The sarsaparilla plant was most definitely used as a medicinal tonic, but it was often served as a sweetened beverage. Some formulas substituted sarsaparilla root with a combination of birch oil and sassafras, which is a treat that is found in the western United States. Some believe that the informal name of the drink, sasparilla, indicates the use of sassafras extract, while others say the name is a corruption of the original sarsaparilla. Unfortunately, the modern beverage is closer to a birch oil/sassafras mixture than the more bitter sarsaparilla extract. The roots of the sarsaparilla plant can be purchased in certain grocery or health food stores. The beverage called sarsaparilla is a little more difficult to find. Smaller bottling companies may produce a version for local consumption, but that national interest in root beer, sarsaparilla’s cousin, has made it much harder to come by.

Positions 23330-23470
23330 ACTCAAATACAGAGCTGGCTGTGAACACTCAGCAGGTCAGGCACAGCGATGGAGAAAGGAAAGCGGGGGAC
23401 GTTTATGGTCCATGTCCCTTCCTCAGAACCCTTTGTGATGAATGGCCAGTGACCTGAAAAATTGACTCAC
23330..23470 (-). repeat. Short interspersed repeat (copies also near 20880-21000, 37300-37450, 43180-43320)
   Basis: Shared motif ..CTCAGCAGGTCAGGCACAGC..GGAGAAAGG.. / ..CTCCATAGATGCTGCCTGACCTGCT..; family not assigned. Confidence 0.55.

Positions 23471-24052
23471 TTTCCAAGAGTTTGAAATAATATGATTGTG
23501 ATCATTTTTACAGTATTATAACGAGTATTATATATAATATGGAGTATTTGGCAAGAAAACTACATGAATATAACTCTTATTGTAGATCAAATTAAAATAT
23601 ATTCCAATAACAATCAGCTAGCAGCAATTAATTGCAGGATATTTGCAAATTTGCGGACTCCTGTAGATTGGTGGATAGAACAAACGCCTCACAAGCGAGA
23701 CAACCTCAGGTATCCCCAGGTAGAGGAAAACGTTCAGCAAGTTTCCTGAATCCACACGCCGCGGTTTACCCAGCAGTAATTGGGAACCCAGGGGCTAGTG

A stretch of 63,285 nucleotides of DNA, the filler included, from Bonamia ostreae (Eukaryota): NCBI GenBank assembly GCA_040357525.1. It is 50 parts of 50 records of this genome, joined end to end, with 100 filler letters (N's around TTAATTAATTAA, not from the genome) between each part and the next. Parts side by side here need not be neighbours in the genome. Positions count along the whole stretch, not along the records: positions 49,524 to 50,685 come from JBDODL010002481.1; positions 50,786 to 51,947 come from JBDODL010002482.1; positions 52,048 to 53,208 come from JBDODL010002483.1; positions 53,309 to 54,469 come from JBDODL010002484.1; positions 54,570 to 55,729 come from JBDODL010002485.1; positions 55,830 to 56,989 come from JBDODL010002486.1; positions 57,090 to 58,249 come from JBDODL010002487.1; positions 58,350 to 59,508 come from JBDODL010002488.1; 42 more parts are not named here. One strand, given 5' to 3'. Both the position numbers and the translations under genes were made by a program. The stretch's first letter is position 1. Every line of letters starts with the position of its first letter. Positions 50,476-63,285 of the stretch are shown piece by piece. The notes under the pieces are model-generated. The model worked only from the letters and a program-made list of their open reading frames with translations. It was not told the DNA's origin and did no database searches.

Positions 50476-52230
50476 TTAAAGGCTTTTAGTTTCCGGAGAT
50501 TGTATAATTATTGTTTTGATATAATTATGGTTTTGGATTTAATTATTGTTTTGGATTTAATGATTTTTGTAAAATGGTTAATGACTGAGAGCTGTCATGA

Often, sarsaparilla is used in glandular balance formulas. This is because components in sarsaparilla help with the production of testosterone and progesterone. The herb also stimulates the metabolism, aids digestion, and improves the appetite. It has been used to help with gas and edema, along with other related conditions. Additionally, studies have shown that this herb contains diuretic activity and also increased the elimination of chlorides and uric acid. Sarsaparilla is beneficial for many skin ailments. Among these are psoriasis, eczema, and leprosy. This has been found to be true in various studies. The herb also works as an anti-inflammatory by increasing circulation to rheumatic joints. It also helps to relieve arthritis and other inflammatory conditions. This herb also stimulates breathing when congestion occurs. It even helps to purify the blood.